Table of Contents
2. The Concept of the Uncanny and its Relation to Language
3. The Uncanny and Language In Lewis Carroll's Alice in Wonderland and Through the Looking-Glass
The original point of interest in the uncanny and language in Lewis Carroll's Alice in Wonderland and its sequel Through the Looking-Glass related to the immense popularity of the stories which resulted in numerous translations of the books into a multitude of languages. However, people tend to forget about the inherent strangeness oftranslations. Even though translations are uncanny, one is almost never aware ofthis fact until one fails to find a direct translation for a word into another language. Thus, one needs to consider the concept of the uncanny in relation to language.
The aim of the following dissertation is an analysis of Lewis Carroll's Alice in Wonderland and Through the Looking-Glass in regard to the uncanny and its relation to language. For the purpose of the study on the psychoanalytical concept of the uncanny in connection with linguistic theory, the most important theories have been evaluated in the first chapter of the dissertation, titled "The Concept of the Uncanny and its Relation to Language". Afterwards the chapter "The Uncanny and Language in Lewis Carroll's Alice in Wonderland and Through the Looking-Glass" applies the acquired theoretical framework to the two selected texts in order to understand the different ways in which Carroll manipulates language in order to create an uncanny atmosphere.
First of all, the problematic notion of the uncanny in the two Alice narratives is explored. Secondly, the different methods employed by Carroll in Alice's two adventures are studied. The communicative techniques that are discussed are silence, homophony, names and the usage of words without knowing its meaning - all of which lead to the continuous questioning of the very system of language and moreover seem to lead to Alice's ontological crisis. Therefore, an analysis of Alice in Wonderland and Through the Looking-Glass reveals the close relationship between language and identity that is complicated by the innate illogicality of language. Finally, some conclusion and more general remarks on uncanny language are offered in the last chapter of the paper by putting the researched topic into the broader context of literature in general.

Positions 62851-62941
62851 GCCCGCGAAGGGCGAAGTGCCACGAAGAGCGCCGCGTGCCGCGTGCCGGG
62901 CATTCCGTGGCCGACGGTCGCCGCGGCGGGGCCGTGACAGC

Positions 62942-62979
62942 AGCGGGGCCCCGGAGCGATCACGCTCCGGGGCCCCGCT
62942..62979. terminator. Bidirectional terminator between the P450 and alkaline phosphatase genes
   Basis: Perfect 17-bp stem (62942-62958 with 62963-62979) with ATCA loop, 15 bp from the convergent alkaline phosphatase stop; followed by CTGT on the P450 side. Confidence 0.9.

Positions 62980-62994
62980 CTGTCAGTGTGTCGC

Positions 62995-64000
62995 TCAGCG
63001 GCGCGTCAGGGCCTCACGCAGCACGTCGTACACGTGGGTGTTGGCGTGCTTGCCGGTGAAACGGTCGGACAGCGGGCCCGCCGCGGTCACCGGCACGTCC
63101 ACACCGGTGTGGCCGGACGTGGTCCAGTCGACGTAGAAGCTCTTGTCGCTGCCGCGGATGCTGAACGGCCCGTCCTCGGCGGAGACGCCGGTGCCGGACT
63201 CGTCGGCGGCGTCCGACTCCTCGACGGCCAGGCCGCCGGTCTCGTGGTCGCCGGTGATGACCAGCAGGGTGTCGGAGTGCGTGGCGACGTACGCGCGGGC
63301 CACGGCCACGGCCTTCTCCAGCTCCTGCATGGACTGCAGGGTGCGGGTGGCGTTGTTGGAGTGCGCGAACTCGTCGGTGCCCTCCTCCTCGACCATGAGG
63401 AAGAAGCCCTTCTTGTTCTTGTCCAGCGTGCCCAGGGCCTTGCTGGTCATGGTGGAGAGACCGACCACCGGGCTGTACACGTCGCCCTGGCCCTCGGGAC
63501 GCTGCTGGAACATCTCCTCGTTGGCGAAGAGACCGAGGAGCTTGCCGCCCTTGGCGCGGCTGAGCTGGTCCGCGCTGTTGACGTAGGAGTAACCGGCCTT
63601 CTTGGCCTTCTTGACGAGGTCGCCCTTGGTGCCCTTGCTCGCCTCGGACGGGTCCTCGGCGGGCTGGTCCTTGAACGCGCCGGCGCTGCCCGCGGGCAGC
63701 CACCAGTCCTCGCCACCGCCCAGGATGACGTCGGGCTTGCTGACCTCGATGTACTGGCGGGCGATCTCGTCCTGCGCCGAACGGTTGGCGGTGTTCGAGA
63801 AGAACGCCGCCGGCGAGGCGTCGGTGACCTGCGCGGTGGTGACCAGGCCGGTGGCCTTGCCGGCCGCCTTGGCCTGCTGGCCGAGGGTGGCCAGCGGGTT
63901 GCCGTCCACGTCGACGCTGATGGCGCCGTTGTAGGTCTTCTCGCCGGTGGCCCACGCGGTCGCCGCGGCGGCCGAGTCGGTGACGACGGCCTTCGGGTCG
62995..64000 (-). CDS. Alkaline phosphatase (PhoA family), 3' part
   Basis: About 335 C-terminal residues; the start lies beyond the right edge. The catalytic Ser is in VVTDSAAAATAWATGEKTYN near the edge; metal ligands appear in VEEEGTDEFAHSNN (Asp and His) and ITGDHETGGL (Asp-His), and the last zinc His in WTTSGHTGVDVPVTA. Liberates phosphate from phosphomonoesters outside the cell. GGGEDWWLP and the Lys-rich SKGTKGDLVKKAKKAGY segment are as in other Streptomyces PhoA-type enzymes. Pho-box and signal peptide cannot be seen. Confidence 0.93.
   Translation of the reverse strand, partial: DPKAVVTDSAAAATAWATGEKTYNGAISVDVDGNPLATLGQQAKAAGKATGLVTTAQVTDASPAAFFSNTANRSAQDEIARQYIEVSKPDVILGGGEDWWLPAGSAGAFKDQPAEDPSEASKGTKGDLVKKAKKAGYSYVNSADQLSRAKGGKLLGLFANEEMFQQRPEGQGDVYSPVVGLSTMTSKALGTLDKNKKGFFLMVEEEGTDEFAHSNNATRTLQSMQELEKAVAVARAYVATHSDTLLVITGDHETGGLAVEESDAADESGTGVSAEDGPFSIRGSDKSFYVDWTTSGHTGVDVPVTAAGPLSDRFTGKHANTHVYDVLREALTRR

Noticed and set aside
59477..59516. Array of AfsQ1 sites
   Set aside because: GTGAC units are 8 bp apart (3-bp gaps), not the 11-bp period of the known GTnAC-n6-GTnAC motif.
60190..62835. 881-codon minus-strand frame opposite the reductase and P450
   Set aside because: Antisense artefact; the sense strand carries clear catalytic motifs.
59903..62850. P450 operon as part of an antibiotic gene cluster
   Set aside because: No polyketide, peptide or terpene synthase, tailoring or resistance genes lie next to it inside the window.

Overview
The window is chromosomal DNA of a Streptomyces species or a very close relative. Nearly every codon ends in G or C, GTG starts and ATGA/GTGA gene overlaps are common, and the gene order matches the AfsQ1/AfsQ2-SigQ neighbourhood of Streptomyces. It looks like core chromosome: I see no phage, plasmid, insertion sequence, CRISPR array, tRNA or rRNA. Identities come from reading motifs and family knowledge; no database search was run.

2. The Concept of the Uncanny and its Relation to Language
The term 'uncanny' proves to be problematic since it evades accurate definition, indeed attempting a definition of the term "[...] is immediately to encounter one of its decisive paradoxes, namely it has to do with a troubling of definitions [...]" (Bennett and Royle 35). Several scholars ofdifferent fields of study have attempted to define the concept ofthe uncanny in the past, yet all of their efforts have remained fruitless (Cixous; Freud; Royle; Jentsch). One of the first to publish on the subject of the uncanny was psychologist Ernst Jentsch with his essay "On the Psychology of the Uncanny", which was published in 1906. Jentsch suggested that a sense of uncanny is created by "psychical uncertainty" (Jentsch 7). However, another piece of writing on the same topic might be said to overshadow Jentsch's work almost completely. Sigmund Freud, whose 1919 infamous essay "The Uncanny" references Jentsch's work in several instances in the text. Therefore, though Jentsch published on the uncanny thirteen years before Freud, Jentsch's essay is rarely discussed as a piece of research in its own right. Instead it is mostly mentioned in relation to Freud's essay. Roy Sellars, the English translator of "On the Psychology ofthe Uncanny", notes in the preface to his translation from German into English that the text itself has nearly become uncanny since it is regarded as a kind of ghost text to "The Uncanny" (Jentsch 1). It is only in 1995 that Sellars wrote the first ever English translation ofJentsch's essay. Nevertheless Jentsch's work, as Sellars points out, has been frequently quoted in the vast literature available on the uncanny (Jentsch 1). Consequently, the references to Jentsch and his study of the uncanny were mostly due to Freud's discussion of the essay. Although Freud criticises Jentsch's preceding work on the subject ofthe uncanny with '[¡]t is not difficult to see that this definition is incomplete [...]' (341), Freud himselffails to provide the reader with a precise explanation of the uncanny as well.